for evidence-based RE research and the inference of research
implications for RE research. To this end, we define three
research questions as summarised in Tab. 1.
In RQ 1, we explore the variables and their manifestation
in context of RE as they result from NaPiRE and trans-
fer those variables to a subset of the dimensions defined by
Gorschek at al. [9] (see also Sect. 2). We change the dimen-
sions in response to disagreements during the classification
procedure (e.g., we remove the dimension “product” as we
see a product as a subset of artefacts occurring in multiple
dimensions). The goal is to understand the problems named
by practitioners in terms of where they occur and how they
relate to each other.
Table 1: Research questions
RQ 1 Which RE-related phenomena exist, where in
the project ecosystem do they manifest them-
selves, and how do they relate to each other?
RQ 2 Are the phenomena measurable?
RQ 3 Are the phenomena actionable?
To this end, two of the authors individually classified the
RE phenomena according to the dimensions (RE, Engineer-
ing, SW project, Company), based on the individual, origi-
nal statements that were given in the NaPiRE report. After
this, each disagreement was discussed in depth until the re-
searchers agreed on one common answer.
In RQ 2, we aim to identify those phenomena amenable
to measurement. Therefore, a phenomenon is considered
measurable [?] if and only if
(i) its understanding is suciently mature such that
(ii) an existing or anticipated measure, i.e., objective map-
ping to mathematical objects
(iii) can eciently (e.g., in justifiable time) and
(iv) eectively (i.e., preserving empirical observations) cap-
ture the phenomenon
(v) under practical conditions and when applied on study
objects which can be expected to be present in a soft-
ware project ecosystem.
We further distinguish between artefacts or activities as the
primary kind of study object, or both in cases where the
phenomena can be measured on artefacts and activities as
well. Please note that our intention is not to provide a taxon-
omy of measurements, but rather rate the extent of general
measurability.
For the classification, we rely again on researcher triangu-
lation. To this end, three authors of this paper (one senior
researcher and two PhD students) classified the phenomena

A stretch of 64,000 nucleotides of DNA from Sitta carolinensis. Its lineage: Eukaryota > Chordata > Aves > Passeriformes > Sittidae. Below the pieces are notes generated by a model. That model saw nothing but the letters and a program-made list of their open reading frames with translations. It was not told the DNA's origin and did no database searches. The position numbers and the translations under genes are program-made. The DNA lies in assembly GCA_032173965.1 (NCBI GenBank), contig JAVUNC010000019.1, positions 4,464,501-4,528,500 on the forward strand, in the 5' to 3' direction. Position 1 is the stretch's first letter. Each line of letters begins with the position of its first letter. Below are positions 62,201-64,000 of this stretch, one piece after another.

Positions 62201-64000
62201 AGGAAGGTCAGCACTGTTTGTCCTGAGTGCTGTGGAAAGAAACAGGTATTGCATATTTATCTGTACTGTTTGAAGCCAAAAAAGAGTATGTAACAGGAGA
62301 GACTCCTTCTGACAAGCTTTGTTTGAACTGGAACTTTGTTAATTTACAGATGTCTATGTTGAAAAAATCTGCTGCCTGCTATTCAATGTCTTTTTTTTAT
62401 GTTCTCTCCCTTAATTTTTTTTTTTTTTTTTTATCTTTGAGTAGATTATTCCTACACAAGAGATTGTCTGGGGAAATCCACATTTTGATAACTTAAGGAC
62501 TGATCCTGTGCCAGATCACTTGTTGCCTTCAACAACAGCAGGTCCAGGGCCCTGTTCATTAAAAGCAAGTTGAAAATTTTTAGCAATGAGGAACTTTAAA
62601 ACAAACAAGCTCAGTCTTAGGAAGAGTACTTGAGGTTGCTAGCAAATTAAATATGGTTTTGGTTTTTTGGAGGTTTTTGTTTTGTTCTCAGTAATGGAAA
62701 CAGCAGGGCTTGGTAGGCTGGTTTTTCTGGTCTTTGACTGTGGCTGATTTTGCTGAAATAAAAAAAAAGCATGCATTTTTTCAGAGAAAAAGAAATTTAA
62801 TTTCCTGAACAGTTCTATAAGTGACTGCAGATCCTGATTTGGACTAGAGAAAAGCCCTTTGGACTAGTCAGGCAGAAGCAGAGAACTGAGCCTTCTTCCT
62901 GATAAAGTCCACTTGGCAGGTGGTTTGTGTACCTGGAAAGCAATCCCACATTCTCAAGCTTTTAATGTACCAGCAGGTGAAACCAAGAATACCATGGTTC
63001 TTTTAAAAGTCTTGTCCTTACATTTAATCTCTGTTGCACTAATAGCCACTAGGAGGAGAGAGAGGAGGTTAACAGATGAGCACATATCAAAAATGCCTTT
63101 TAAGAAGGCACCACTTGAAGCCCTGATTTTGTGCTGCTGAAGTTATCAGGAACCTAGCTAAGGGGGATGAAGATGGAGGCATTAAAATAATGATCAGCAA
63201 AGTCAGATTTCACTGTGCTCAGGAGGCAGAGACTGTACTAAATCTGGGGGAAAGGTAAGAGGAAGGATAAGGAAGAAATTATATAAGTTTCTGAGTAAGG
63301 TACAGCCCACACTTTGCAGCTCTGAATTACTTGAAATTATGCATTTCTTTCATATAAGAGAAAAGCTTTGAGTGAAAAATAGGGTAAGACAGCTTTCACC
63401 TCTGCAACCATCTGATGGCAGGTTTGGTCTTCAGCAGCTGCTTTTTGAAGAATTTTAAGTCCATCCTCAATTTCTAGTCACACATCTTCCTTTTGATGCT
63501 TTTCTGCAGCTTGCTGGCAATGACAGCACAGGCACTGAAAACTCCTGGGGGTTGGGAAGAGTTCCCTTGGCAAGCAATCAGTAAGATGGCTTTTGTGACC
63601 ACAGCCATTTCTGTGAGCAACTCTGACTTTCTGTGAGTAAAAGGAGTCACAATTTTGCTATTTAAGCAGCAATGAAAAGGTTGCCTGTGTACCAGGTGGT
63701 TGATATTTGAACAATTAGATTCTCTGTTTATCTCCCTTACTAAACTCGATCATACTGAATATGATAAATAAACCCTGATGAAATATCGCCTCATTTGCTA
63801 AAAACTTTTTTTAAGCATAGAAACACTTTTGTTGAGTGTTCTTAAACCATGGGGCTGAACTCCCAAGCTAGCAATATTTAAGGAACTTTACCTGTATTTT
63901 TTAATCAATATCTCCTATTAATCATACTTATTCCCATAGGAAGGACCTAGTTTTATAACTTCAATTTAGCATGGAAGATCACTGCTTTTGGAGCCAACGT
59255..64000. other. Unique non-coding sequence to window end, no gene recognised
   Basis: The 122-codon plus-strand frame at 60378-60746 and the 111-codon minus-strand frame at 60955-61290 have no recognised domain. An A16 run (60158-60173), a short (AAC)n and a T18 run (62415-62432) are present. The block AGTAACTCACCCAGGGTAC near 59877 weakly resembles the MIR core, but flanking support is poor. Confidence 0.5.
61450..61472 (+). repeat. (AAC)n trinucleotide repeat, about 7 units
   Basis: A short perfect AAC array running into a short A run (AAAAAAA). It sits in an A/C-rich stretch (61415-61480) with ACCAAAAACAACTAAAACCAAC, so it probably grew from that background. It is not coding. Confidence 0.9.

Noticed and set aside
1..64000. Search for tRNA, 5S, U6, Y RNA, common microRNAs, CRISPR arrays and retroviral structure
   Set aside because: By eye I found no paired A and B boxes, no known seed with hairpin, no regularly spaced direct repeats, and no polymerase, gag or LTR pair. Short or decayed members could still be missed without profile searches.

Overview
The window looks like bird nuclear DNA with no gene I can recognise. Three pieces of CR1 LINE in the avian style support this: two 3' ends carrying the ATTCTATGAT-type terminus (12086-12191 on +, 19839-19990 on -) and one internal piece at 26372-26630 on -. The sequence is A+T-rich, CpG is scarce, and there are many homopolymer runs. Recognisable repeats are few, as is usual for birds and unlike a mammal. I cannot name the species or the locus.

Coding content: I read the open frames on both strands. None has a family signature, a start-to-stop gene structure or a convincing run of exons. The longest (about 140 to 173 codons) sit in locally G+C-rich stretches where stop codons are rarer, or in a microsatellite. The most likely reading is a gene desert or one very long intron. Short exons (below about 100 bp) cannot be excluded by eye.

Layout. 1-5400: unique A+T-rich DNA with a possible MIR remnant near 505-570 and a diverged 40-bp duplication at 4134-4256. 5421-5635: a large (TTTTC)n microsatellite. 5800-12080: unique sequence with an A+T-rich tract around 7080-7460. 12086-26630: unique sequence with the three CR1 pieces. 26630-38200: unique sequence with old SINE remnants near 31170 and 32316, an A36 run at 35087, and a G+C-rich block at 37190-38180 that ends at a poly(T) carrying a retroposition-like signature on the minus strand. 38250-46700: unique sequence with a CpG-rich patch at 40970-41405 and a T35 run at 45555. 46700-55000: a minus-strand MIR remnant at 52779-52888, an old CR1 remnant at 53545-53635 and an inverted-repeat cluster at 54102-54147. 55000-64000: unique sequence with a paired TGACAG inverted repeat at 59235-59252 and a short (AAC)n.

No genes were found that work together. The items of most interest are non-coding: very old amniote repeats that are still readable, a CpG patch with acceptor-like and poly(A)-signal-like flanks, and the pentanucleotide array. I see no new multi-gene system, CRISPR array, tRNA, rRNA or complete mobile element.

on a nominal scale (not measurable, measurable on artefacts,
measurable on activities, measurable on both). The individ-
ual classifications lead to full agreement,partial agreeme nt
or disagreement. Also in this case, the three researchers dis-
cussed each disagreeing classification was discussed in depth
until the researchers agreed on one common answer or at
least a majority vote was possible.
In RQ 3, finally, we aim at investigating a certain prop-
erty of the phenomena called actionability (see also [19]).
An actionable phenomenon allows to make an empirically-
informed decision based on its measurement with significant
impact on the phenomenon, e.g., to improve/change the sta-
tus of a phenomenon. Similar notions are interpretative
guidelines or recommendations for action. For the identi-
fication, we rely again on the three authors who estimated
the actionability of each phenomenon either by yes or no,
leading to only full or partia l agreement (ma jority vote) on
this question.
© ACM. PREPRINT. This is the author's version of the work. It is posted here by permission of ACM for your personal use. Not for redistribution.
The definitive version was published in the conference/workshop proceedings.
DOI: http://dx.doi.org/10.1145/2601248.2601258
Validity Procedure
The three researchers who did the classification have sev-
eral years of experience on RE. To analyse and increase the
validity of the procedure, the classification was conducted
independently by the three authors while we used the kappa-
values to assess the agreement. Furthermore, we forced that
the researchers discuss each disagreement in order to en-
sure a common understanding and reach a final classification
where all the raters fully agreed or at least a majority vote
was possible.
4. DEPENDENT VARIABLES
As a results of the survey, we revealed 93 variables with
167 dependencies. Given the complexity of the network, the
complete list of all phenomena with the determined dimen-
sion of occurrence is available online1.
Herein, we present only the most relevant relations be-
tween phenomena (also referred as variables). Fig. 1 illus-
trates those interconnected variables.
Each variable is represented as a box in the graph, labeled
in the upper face with an unique alphanumerical identifier.
The first part of the identifier is either ”RP”, i.e. requirement
problem, or ”M”, i.e. manifestation of the problem, or ”R”,
i.e. reasoning, and it is followed by a sequential number. For
further explanations on problems, reasonings and manifes-
tations, we point the reader to the available publications on
the NaPiRE survey [16, 18]. The two front faces report the
results of the classification. On the leftmost, the measura-
bility (RQ2), on the rightmost the actionability (RQ3). As
far the classification on dimensions is concerned, the nodes
are placed in four dierent boxes, each one corresponding to
a dierent dimension. The names of the variables presented
in the graph are reported in Tab. 2.
The graph is directed: being A and B two connected phe-
nomena, the relation A !B states that A causes B or man-
ifests itself in B, according to participants’ answers. The
width of the arrow indicates how many respondents con-
nected A to B: it can be interpreted, approximately, as the
amount of evidence provided by the survey results on the